Box Breathing for ADHD
Box Breathing is great for focusing your brain. It requires you to count each breath and allows you to be fully present as you work to maintain the box breath.
- Inhale for 4 seconds
- Pause for 4 seconds (no inhale or exhale)
- Exhale for 4 seconds
- Pause for 4 seconds
- REPEAT for at least 5 breaths.
One of the best parts about box breathing for ADHD is that it can be done in as little as 2 minutes. As soon as you feel your body return to a calm and relaxed state you can choose to end your breathwork or continue on for 5 or more minutes if you have time. This meditation can be done standing up, sitting down, in the car, etc.
Lion’s Breath is one of the funniest breathing exercises you’ll ever do! Which makes it pretty fun. Lion’s Breath is a breathing exercise that deeply engages the lungs, face, and neck muscles. This exercise releases both mental and physical tension (mainly in your face, jaw, and neck.)
Lion’s Breath Exercise
- Lion’s breath is best done sitting down. Either on the floor or in a chair. Lean forward slightly and place your hands on your knees.
- Inhale through your nose.
- Open your mouth, stick your tongue out, and bend your tongue down toward your chin.
- Exhale with power, while making a gentle “ha” sound.
- Repeat this process for about 10 breaths.
- Then switch to regular deep breathing for a few minutes before ending the exercise.
As I said, this is kind of a silly one, but it works really well to help you destress. It can be done in just a few minutes anywhere you can sit down for a few minutes. I do definitely recommend saving this one for the privacy of your own home but to each their own!
This method of breathwork is fairly common when it comes to breathing exercises. It forces you to take deep counted breaths with a pause between the inhale and exhale. This helps your body achieve a deep state of relaxation. It can be done in nearly any position sitting, standing, or laying down.
- With an open mouth exhale forcefully enough to make a sighing sound.
- Close your mouth and inhale for a count of four through your nose.
- Pause and hold your breath for a count of seven.
- Open your mouth and exhale forcefully in a controlled manner (again making a sighing sound) for a count of 8.
- Repeat these steps for about 10 breaths, or until you feel relaxed and controlled. Then resume your regular breathing pattern.
I particularly love the 4-7-8 breathwork for nighttime. It does wonders for my sleep routine, which can sometimes be unreliable due to ADHD. This helps to ease nighttime anxiety, help you fall asleep faster, and sleep deeper! Can I get a heck yes!?
Props and Tools to help when Meditating with ADHD
Much like yoga, meditation can be greatly enhanced with a few props. Using tools to help you block out outside noise and light, in particular, can help you to get into a meditative state. Using aromatherapy can also help you to achieve a deeper state of relaxation.
Props and Tools for Meditating
- Blind Fold– To remove visual stimuli and reduce light pollution a blindfold or eye shade can be super helpful when helping you tune into your breath and body.
- Earplugs or Noise Cancelling Headphones– Remove outside sounds to help you focus inward with little distraction. The noise-canceling headphones are also handy for guided and sound meditations like Synctuition.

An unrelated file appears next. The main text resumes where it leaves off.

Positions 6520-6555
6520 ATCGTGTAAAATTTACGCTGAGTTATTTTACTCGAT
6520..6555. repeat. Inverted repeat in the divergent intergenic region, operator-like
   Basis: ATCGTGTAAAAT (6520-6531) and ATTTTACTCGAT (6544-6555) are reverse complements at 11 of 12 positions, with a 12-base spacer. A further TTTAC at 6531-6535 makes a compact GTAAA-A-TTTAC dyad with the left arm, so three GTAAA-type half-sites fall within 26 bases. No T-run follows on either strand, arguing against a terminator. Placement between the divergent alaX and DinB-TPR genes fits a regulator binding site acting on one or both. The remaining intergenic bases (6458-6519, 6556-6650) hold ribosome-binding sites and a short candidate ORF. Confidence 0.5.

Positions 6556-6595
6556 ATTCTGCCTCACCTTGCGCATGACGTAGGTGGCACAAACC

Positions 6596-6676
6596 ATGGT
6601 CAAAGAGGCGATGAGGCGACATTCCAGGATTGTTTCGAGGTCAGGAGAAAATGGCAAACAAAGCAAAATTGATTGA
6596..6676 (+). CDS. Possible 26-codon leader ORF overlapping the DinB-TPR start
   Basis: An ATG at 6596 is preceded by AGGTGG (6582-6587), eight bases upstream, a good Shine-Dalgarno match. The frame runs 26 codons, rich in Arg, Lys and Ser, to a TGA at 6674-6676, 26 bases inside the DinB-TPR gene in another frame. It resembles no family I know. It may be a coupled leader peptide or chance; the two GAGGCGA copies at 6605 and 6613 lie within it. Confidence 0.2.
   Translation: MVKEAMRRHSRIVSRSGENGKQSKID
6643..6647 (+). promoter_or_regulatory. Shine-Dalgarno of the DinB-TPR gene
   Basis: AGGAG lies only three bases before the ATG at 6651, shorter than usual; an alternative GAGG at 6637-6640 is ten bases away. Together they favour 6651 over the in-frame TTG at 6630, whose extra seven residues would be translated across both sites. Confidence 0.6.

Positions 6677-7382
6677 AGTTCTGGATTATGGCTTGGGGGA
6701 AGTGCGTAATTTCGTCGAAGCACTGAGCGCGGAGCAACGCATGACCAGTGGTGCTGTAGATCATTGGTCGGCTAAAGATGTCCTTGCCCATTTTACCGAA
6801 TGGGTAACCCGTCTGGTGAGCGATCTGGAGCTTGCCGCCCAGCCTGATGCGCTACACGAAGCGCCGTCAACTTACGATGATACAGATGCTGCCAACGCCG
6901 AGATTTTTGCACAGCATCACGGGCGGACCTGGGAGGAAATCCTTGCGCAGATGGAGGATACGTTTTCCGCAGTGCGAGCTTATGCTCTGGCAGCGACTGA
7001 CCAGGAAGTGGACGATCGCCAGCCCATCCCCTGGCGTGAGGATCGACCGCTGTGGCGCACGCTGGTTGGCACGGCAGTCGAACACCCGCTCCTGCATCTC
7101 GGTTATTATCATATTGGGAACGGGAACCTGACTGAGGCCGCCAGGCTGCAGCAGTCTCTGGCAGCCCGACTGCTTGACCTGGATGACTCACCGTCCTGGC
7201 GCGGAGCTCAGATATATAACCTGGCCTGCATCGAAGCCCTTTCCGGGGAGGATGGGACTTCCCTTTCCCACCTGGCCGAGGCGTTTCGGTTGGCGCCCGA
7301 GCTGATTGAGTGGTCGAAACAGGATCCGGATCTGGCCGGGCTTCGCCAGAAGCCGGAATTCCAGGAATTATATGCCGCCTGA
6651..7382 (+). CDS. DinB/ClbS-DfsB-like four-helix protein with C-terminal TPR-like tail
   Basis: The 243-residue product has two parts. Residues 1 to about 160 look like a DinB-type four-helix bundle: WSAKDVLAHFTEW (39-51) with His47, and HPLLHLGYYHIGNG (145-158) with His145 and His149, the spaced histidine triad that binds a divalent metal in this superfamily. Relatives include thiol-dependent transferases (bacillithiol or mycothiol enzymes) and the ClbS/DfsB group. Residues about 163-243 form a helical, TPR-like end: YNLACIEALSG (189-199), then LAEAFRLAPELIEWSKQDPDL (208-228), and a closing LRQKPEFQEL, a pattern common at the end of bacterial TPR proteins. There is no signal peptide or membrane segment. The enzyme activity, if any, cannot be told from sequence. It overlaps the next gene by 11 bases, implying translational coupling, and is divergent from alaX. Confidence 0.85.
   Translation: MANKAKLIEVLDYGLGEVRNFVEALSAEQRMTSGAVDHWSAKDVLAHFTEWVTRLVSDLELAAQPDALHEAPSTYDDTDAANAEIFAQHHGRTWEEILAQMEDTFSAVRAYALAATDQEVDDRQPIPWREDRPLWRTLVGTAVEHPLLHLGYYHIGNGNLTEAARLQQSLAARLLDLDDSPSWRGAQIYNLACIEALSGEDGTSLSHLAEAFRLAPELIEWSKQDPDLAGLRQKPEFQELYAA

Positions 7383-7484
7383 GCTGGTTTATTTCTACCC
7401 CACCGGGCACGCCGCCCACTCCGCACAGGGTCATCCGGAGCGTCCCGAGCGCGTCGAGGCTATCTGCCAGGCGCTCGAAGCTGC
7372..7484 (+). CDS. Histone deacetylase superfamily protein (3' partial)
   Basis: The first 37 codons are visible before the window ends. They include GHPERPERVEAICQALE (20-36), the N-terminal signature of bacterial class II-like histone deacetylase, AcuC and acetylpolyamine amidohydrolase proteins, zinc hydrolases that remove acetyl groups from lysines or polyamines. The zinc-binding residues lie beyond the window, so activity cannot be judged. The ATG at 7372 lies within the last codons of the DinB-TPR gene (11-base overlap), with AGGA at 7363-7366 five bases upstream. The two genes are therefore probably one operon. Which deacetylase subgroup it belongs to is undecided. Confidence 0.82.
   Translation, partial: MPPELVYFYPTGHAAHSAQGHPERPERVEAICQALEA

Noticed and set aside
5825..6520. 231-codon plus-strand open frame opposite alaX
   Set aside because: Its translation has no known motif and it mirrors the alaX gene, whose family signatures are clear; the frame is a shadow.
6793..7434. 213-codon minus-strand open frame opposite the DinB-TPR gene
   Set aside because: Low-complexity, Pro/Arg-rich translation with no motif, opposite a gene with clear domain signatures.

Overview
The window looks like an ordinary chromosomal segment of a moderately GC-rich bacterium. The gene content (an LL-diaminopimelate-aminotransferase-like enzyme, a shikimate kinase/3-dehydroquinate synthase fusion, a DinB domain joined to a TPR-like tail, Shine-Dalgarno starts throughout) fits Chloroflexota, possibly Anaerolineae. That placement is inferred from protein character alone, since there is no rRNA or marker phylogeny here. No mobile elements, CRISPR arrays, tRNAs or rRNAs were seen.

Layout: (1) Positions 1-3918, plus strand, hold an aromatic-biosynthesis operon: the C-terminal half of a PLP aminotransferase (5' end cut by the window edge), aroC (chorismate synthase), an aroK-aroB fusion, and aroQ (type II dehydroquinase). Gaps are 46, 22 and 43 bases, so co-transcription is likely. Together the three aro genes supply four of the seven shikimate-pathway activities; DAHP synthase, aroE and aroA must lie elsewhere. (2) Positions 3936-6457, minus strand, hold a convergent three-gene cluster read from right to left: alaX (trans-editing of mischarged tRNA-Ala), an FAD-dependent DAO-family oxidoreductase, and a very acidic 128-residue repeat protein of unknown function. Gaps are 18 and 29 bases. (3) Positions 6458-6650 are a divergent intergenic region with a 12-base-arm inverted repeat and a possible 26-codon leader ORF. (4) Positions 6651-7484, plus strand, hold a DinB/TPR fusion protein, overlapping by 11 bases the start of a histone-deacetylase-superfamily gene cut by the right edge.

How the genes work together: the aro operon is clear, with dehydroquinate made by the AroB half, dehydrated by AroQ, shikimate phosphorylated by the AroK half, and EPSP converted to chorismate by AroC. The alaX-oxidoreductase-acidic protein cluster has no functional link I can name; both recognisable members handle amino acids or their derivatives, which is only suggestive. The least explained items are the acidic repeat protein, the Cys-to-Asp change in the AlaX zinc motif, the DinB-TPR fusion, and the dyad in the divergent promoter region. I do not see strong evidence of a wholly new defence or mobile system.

- Weighted blanket- If moving and fidgeting make meditation hard try using a weighted blanket. The additional weight can help to reduce stress and quiet your mind. This is particularly useful when doing a lying or sitting meditation.
- A yoga ball, hammock, or swing– Sometimes sitting still while meditating is harder. Add ADHD into the mix and that increases tenfold. Using a yoga ball, hammock chair, or swing as a place to meditate can allow your body to move naturally as you focus inward on your breath. This takes away the stress of trying to sit perfectly still and can help you to relax more quickly.
- A timer– People with ADHD struggle with time blindness and this can lead to stress and anxious thoughts regarding meditation. What happens if I mediate for too long? How long has it been? How much longer do I need to do this? Are all common thoughts for ADHD’ers as they meditate so having a timer set can be very helpful for meditation. Giving yourself a concrete ending time to your meditation can help you develop your meditation practice over time. Starting with just 5 minutes of meditating for ADHD has proven to be beneficial to resetting the mind and reducing stress.
- Aromatherapy for ADHD- Your sense of smell can be a very powerful tool. If you find that you’re having trouble reaching a state of relaxation try aromatherapy. I use a Lavender Essential Oil Roller before I meditate to help calm my nervous system. You could also use a room or linen spray, diffuser, candle, body spray, or incense.
Meditating with ADHD
Developing a meditation practice can take a while. Regular meditation practice can truly help you develop a more well-balanced lifestyle. Starting with just a few minutes is a great way to proceed forward. Meditating with ADHD requires flexibility and finding the type of meditation that works best for your mind and body will help you to maintain a routine. So, try a few before you give up! They’re all a little different.
Have you tried meditation? What benefits have you noticed since beginning your meditation practice?
What's on your mind?